Characterization of mice lacking the multidrug resistance protein MRP2 (ABCC2).

Department of Drug Metabolism, Merck and Co., RY80, 126 E. Lincoln Ave., Rahway, NJ 07065, USA.
Journal of Pharmacology and Experimental Therapeutics (Impact Factor: 3.86). 06/2006; 317(2):579-89. DOI: 10.1124/jpet.105.098665
Source: PubMed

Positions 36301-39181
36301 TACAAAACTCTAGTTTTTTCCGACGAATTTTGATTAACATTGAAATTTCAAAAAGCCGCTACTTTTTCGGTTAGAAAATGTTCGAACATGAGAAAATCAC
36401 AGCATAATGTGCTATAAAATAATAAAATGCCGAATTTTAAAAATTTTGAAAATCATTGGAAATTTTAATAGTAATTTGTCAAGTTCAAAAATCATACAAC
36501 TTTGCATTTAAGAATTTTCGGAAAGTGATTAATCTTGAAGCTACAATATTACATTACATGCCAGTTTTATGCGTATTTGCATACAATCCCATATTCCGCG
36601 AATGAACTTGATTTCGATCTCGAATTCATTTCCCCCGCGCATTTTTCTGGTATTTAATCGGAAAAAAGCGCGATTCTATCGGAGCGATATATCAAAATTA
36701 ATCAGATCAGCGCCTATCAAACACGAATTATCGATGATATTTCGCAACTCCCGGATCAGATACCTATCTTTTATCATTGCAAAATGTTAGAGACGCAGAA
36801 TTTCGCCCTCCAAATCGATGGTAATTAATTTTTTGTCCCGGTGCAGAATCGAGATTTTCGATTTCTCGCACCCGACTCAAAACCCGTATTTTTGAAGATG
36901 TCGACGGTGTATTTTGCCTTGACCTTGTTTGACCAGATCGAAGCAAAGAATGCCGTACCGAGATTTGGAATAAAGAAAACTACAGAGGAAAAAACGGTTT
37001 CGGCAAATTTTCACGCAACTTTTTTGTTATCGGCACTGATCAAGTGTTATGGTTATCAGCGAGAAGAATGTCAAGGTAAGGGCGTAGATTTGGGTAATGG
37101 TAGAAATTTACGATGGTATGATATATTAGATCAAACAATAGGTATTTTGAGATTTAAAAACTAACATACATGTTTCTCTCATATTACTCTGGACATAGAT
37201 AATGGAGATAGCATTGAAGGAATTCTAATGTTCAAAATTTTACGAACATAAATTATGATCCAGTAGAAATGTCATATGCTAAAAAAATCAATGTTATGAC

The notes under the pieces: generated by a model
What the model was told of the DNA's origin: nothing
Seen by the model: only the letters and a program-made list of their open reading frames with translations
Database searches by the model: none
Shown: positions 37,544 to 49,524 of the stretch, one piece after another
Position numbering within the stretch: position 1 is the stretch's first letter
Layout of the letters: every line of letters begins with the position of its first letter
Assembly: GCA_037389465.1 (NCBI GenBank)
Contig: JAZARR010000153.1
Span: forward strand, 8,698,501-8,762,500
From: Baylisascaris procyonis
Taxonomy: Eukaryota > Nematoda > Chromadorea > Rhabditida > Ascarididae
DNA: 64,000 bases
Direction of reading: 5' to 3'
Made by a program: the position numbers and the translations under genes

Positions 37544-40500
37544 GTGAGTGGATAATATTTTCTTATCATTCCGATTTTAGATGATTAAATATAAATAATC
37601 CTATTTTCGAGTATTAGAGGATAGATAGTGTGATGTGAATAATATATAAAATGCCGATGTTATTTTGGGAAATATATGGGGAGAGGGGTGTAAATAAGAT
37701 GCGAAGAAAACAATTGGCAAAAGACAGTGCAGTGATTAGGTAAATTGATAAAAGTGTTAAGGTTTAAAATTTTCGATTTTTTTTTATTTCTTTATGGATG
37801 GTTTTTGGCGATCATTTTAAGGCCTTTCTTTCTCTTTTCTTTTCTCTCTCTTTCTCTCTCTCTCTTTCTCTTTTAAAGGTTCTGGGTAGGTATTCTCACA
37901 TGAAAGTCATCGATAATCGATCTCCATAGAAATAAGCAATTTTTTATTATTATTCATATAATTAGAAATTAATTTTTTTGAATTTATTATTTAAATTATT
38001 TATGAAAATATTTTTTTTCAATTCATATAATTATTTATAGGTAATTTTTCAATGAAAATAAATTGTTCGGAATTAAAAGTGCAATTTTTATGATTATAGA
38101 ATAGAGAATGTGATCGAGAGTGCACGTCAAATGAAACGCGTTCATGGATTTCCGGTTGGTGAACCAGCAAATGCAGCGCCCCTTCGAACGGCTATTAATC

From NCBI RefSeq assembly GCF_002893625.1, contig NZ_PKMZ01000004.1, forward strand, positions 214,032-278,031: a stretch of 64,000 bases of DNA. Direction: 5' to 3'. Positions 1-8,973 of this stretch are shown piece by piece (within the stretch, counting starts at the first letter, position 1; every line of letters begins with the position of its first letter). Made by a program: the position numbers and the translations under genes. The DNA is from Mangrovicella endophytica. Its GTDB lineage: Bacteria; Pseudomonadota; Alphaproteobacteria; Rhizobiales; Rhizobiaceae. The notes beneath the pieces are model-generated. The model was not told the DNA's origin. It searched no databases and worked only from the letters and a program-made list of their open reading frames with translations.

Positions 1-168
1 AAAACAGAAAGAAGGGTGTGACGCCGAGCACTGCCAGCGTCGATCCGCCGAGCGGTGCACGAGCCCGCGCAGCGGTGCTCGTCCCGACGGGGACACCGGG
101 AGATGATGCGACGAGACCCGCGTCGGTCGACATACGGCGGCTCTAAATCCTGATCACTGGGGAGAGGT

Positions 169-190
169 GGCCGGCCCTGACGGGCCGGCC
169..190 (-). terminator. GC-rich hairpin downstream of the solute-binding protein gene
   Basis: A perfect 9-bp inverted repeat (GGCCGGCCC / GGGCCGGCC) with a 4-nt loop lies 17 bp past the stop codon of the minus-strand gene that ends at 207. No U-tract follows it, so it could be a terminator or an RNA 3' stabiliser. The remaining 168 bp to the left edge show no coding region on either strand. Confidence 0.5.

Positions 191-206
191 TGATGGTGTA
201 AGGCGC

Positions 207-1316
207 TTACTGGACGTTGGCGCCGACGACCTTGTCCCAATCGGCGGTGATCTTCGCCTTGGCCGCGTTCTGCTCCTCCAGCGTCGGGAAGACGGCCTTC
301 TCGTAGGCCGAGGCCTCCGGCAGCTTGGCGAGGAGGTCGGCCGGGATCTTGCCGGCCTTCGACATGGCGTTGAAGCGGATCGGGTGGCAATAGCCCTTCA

ABSTRACT The multidrug resistance protein Mrp2 is an ATP-binding cassette (ABC) transporter mainly expressed in liver, kidney, and intestine. One of the physiological roles of Mrp2 is to transport bilirubin glucuronides from the liver into the bile. Current in vivo models to study Mrp2 are the transporter-deficient and Eisai hyperbilirubinemic rat strains. Previous reports showed hyperbilirubinemia and induction of Mrp3 in the hepatocyte sinusoidal membrane in the mutant rats. In addition, differences in liver cytochrome P450 and UGT1a levels between wild-type and mutant rats were detected. To study whether these compensatory mechanisms were specific to rats, we characterized Mrp2(-/-) mice. Functional absence of Mrp2 in the knockout mice was demonstrated by showing increased levels of bilirubin and bilirubin glucuronides in serum and urine, a reduction in biliary excretion of bilirubin glucuronides and total glutathione, and a reduction in the biliary excretion of the Mrp2 substrate dibromosulfophthalein. To identify possible compensatory mechanisms in Mrp2(-/-) mice, the expression levels of 98 phase I, phase II, and transporter genes were compared in liver, kidney, and intestine of male and female Mrp2(-/-) and control mice. Unlike in Mrp2 mutant rats, no induction of Mrp3 in Mrp2(-/-) mice was detected. However, Mrp4 mRNA and protein in liver and kidney were increased approximately 6- and 2-fold, respectively. Phenotypic analysis of major cytochrome P450-mediated activities in liver microsomes did not show differences between wild-type and Mrp2(-/-) mice. In conclusion, Mrp2(-/-) mice are a new valuable tool to study the role of Mrp2 in drug disposition.

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